As I work in the backyard—pruning, picking up sticks, cutting down trees that are failing under the overhead canopy, and more—I generate large piles of material that need to be burned. The city will carry away small amounts of brush, but not in the quantity I routinely produce. So out of necessity—and pure pleasure—I regularly light bonfires in the backyard.
Normally, I don’t start a fire until I’ve cleared—with a rake or leaf blower—a wide firebreak, which is ground not covered with material that will burn. If you don’t do that, sparks and heat tend to ignite surrounding dry grass, leaves, and sticks, and it doesn’t take long to generate a forest fire.
On one occasion, however, I started the fire without an adequate firebreak, and soon I had a small burn in the surrounding grass. I wasn’t concerned—I had controlled hundreds of such fires—so I walked a hundred yards or so to the shed to get a rake and a shovel. By the time I got back, the fire was much bigger, and I discovered that no matter how vigorously I pounded the grass with the shovel or moved grass with the rake, the fire was raging out of control.
This time I ran to the shed—gets harder as I get older—and got the leaf blower. By this time, the fire was twenty times larger in area than the actual bonfire, and it was quickly extending into the grasses under the trees. I had a problem.
Why a leaf blower? Every fire requires oxygen, fuel, and heat, and the leaf blower temporarily removes the heat from the fuel of the grass, much like putting out a birthday candle by blowing. I also directed the flow toward the bonfire, which removed much of the fuel—the grass—from the spreading flames. It was a close call, requiring me to get uncomfortably close to the flames, but finally the forest fire was prevented. This was a welcome result, both for the trees and for me, since my town takes a dim view of setting forests on fire and threatening nearby houses.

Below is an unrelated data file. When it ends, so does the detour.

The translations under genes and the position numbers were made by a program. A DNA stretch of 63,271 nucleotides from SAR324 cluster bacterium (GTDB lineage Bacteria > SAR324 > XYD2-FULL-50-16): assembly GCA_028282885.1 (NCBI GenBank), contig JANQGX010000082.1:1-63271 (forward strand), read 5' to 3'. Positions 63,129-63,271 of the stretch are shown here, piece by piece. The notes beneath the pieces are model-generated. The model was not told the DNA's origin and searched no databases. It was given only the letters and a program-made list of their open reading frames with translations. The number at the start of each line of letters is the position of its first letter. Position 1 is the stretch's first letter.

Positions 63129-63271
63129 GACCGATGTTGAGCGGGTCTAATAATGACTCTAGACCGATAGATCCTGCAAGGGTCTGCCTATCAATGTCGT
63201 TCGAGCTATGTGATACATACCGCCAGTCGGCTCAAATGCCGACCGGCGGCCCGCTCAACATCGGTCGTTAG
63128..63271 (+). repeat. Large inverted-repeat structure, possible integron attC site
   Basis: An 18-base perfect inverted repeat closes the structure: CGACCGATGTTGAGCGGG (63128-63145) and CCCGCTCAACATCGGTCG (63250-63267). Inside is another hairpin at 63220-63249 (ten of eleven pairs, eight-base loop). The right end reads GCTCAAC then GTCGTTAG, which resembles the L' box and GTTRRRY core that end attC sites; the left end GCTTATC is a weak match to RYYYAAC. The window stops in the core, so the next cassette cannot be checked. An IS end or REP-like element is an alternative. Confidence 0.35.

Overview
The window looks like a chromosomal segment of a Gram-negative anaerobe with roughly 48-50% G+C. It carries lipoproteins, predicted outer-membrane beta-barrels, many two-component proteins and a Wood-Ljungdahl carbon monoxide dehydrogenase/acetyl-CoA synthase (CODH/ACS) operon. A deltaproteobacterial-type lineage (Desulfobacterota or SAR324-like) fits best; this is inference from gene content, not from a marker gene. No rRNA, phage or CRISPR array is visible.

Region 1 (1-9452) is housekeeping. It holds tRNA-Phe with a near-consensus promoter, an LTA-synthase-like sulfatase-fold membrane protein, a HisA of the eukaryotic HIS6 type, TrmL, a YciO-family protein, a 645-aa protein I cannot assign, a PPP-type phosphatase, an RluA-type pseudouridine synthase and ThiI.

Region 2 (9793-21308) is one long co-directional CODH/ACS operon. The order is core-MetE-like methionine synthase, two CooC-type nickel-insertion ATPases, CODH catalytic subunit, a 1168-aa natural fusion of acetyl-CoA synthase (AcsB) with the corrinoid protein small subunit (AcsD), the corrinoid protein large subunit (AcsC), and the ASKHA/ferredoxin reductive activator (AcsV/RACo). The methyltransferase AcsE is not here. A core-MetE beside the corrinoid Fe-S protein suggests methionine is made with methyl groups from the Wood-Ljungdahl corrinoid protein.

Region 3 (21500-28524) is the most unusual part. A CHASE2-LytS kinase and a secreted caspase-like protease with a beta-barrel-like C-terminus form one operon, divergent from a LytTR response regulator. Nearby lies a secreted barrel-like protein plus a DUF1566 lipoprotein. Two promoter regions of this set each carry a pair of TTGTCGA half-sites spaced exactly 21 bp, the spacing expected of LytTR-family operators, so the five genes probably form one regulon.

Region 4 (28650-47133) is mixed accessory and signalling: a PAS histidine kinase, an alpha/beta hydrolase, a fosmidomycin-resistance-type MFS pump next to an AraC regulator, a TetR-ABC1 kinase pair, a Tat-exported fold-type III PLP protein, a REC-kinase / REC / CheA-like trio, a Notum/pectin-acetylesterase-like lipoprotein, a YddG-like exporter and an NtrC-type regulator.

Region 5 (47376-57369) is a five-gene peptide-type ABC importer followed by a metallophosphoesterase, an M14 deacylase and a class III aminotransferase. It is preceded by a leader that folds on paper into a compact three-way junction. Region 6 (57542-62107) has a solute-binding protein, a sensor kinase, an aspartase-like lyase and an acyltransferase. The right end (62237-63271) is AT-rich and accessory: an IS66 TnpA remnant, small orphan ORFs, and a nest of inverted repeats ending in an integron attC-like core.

As I sat down, soaked with sweat and mildly burned on all my exposed skin, I reflected how little effort is required to blow out a match, how more effort is required to clear a firebreak, and how much more effort and potential harm is caused by not doing the work of clearing.
Each day we have an opportunity to put out our emotional fires at the stage of blowing out a match. We can refuse to indulge a negative or unloving thought, for example, and focus on the love we have in our lives. No fire. We can also make regular, conscious choices to be grateful and loving, which clears away all the fuel in our lives that can so easily go up in flames at the touch of injustice, criticism, negative thinking, inconvenience, and more.
Oh, how wise we are when we take the steps to keep a fire small, or not to light one at all, instead of being faced with extinguishing a forest fire.